This Bill is intended out of the Consolidated Fund and out of the taxes of the country to provide doles for the landowners to enable them to provide cottages on their own estates and cottages which, after a term of years, through the Sinking Fund Return to the landowners, during 719 which time the landowner pays to the rural fund the rent he receives while he gets from the Development Fund payment to make up the deficiency between the cost of construction and what is received by way of rent from the labourer. The object and the real intent of this Bill of course is to provide a dole from the Treasury to enable the landowner to provide a cottage, which he afterwards comes into possession of, at a rent which will enable him or his tenants to continue paying a low rate of wages. This Bill is based on three assumptions. The first is that the rural workers cannot pay an economic rent; and the second is that the landowners are too poor to pay wages that would enable the workers to pay an economic rent; and, third, that the landowners are too poor to provide cottages themselves which would pay an uneconomic rent. Let us deal with the first assumption that the labourer's wage is so low that he cannot afford to pay a rent which will induce anyone to build a cottage for him with the certainty of securing a fair profit on capital expenditure. We have to admit, unhappily, that it is the fact that the wage of the agricultural labourer in this country over a great area is a starvation rate of wage. You have men getting 12s. and 14s. per week, and you have thousands and tens of thousands of men employed on the land of England who certainly cannot afford to pay any rent for a cottage, and the very utmost they mild pay is the two shillings suggested in the Bill. We have to acknowledge that condition of affairs exists, but we have not to acknowledge or, at any rate, to admit that that is a necessary condition of affairs, that is to say, that the land of England is unfertile and that the general production of the soil are so disadvantageous in this country that the labourer has to be paid that miserable pittance. It is very evident that there is some great anomaly in the position of the agricultural labourer as regards his wage when you consider the fact that, as the Mover mentioned, men are leaving this country in thousands and tens of thousands every year and going to the Colonies. Many of them go to Australia, and they went there last year, I suppose, to the number of from 40,000 to 50,000. I know something myself from practical experience as regards the conditions in Australia. These men go 14,000 miles across the sea; they go to a land which is not nearly so fertile as the soil of 720 England; they have not the same advantageous climatic conditions; their grain and dairy produce is sent perhaps hundreds of miles to the sea-board, and almost the whole of it is sold in the British market; yet these men, when employed by the Australian farmer, will receive the equivalent of a wage of at least 30s. a week. If 30s. a week can he paid on the land of Australia, the produce from which is sold in the British market, the landowner of England can afford to pay his labourers 30s. a week at the very least. Consequently it is an absurdity to say that these wages of 12s., 13s., and 14s. a week constitute a condition of affairs which must necessarily be maintained. This Bill is designed to stereotype and maintain a condition of affairs which ought to be done away with in this country. The proper solution of the whole problem is to raise the wages of the agricultural labourer.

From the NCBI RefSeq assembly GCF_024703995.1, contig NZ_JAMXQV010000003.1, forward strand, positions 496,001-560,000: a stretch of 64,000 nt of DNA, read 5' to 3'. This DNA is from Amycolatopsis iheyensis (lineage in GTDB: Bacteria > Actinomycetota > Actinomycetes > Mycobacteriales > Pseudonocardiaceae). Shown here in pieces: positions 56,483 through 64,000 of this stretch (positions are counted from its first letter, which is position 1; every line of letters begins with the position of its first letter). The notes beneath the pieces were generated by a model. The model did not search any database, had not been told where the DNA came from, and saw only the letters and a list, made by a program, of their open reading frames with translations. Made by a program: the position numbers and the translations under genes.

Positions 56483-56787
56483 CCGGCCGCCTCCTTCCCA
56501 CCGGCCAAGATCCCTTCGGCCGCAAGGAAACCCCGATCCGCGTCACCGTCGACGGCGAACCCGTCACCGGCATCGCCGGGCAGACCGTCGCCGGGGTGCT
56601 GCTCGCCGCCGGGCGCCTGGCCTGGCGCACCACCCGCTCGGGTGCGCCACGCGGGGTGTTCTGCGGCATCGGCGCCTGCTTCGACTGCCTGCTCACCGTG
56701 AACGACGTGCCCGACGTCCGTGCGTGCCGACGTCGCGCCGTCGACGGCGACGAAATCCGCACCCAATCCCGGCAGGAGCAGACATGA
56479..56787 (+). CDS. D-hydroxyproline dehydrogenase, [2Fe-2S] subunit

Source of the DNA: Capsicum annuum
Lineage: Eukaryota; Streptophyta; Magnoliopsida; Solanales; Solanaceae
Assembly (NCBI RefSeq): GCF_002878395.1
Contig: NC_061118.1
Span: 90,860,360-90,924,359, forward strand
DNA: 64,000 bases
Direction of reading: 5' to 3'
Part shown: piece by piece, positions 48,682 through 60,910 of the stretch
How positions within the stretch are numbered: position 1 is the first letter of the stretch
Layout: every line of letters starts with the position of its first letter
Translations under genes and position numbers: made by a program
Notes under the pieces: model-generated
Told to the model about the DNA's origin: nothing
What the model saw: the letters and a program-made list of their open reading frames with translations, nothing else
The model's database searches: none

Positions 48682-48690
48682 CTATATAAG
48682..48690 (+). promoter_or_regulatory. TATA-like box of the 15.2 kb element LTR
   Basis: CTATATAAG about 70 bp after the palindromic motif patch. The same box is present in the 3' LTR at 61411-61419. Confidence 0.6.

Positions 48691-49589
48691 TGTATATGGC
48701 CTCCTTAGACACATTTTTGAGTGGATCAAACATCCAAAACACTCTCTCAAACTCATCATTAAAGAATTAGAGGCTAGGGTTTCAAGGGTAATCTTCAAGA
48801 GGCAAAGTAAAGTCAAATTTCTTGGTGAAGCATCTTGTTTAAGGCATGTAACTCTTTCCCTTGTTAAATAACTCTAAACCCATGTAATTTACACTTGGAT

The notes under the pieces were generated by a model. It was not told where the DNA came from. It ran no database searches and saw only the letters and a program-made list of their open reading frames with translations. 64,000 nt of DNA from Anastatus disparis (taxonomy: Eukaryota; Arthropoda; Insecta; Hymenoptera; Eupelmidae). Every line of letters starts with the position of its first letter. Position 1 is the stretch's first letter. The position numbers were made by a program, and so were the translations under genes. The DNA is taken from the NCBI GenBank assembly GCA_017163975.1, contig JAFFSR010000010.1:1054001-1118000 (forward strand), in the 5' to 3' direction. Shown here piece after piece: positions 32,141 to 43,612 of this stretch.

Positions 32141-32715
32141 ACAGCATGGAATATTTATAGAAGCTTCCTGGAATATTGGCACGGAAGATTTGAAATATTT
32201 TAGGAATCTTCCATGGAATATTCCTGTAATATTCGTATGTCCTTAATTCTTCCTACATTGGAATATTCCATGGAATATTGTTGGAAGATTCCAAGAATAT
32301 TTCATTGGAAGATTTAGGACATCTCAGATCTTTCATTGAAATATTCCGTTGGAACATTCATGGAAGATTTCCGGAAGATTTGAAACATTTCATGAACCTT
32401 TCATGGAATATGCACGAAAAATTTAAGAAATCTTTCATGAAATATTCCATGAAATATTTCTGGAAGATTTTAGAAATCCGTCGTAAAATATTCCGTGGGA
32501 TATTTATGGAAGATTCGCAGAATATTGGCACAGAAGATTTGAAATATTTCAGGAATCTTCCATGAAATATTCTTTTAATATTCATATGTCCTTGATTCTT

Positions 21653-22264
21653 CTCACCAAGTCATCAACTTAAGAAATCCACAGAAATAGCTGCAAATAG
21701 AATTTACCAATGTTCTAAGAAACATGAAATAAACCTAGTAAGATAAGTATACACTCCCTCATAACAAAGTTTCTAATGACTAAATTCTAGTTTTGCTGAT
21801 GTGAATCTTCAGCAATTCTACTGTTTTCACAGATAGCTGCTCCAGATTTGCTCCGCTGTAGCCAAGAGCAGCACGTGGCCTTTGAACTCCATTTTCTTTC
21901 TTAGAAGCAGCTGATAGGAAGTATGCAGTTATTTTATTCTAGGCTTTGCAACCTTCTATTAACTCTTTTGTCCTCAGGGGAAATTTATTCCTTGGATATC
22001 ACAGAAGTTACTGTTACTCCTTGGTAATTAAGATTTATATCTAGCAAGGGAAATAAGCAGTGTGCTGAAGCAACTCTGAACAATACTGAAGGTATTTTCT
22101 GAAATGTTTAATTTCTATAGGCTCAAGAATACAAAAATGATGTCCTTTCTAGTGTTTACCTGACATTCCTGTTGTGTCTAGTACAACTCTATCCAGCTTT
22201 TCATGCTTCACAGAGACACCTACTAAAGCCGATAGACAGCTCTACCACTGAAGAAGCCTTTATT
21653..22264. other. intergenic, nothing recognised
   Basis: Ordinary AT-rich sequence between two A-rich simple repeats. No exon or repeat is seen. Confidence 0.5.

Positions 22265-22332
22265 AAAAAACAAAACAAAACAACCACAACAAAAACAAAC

§ Sir RANDOLF BAKER
Mr. Speaker, I desire to call your attention to a question of privilege. I think it right to do so at the earliest possible moment. It has reference to a paragraph in the "Stockbroker."
§ Mr. SPEAKER
The hon. Member is not entitled to raise that question in the middle of a debate on another matter.
§ Sir F. BANBURY
Is not the hon. Member entitled to raise a question of privilege in the middle of a debate? Does it not take precedence of other questions?
§ 1.0 P.M.
§ Mr. OUTHWAITE
I desire to turn to another point which is involved throughout this Bill. The Bill in its financial provisions is really intended to provide doles to help landowners to provide cottages for their workers to a great extent at the expense of the taxpayers. The question immediately arises: Who are the landowners, and what can we regard as being their financial position? Is it necessary for this generosity to be exercised by the taxpayers on their behalf? In the Bill the term "landowner" is used in a rather indefinite way. It is necessary to call attention to how few are the landowners in England and Wales, and therefore into how few hands this payment would go. The latest Return as to landownership in England is that of 1876, but it is probably 721 fairly correct to-day as regards areas, etc. We find from an analysis made by a standard writer that 2,250 people own nearly half the area of England and Wales. That in itself necessarily shows that the land of the country is in only a few hands, and that the landowners as a class are probably well able to make the necessary provision of cottages upon their estates. As I think this is a very mean Bill, because it seems to be on behalf of the agricultural labourer, but really is not, I wish to draw the attenion of the House to the manner in which the land of the United Kingdom is divided. According to this Return, we have, first of all, twenty-eight dukes, who own 158 estates, comprising roughly 4,000,000 acres. Is it proposed to give these gentlemen doles out of the Treasury? I am confident that they do not need them. Then we have thirty-one marquises, who own 121 separate estates, comprising 1,500,000 acres. Is this Bill prepared on their behalf? We have 194 earls, who own 634 separate estates, comprising 5,862,000 acres. Then there are 270 viscounts and barons, who own 680 separate estates, comprising 3,780,000 acres. That makes 523 people owning 15,000,000 acres. I do not for one moment believe that the President of the Local Government Board has need of this Bill to make provision for these landowners. When we consider how few are the hands in which the land is held, and how profitable under a proper system should be the production of wealth from the soil of England, I submit that there is no reason whatever why we should be generous on behalf of these people.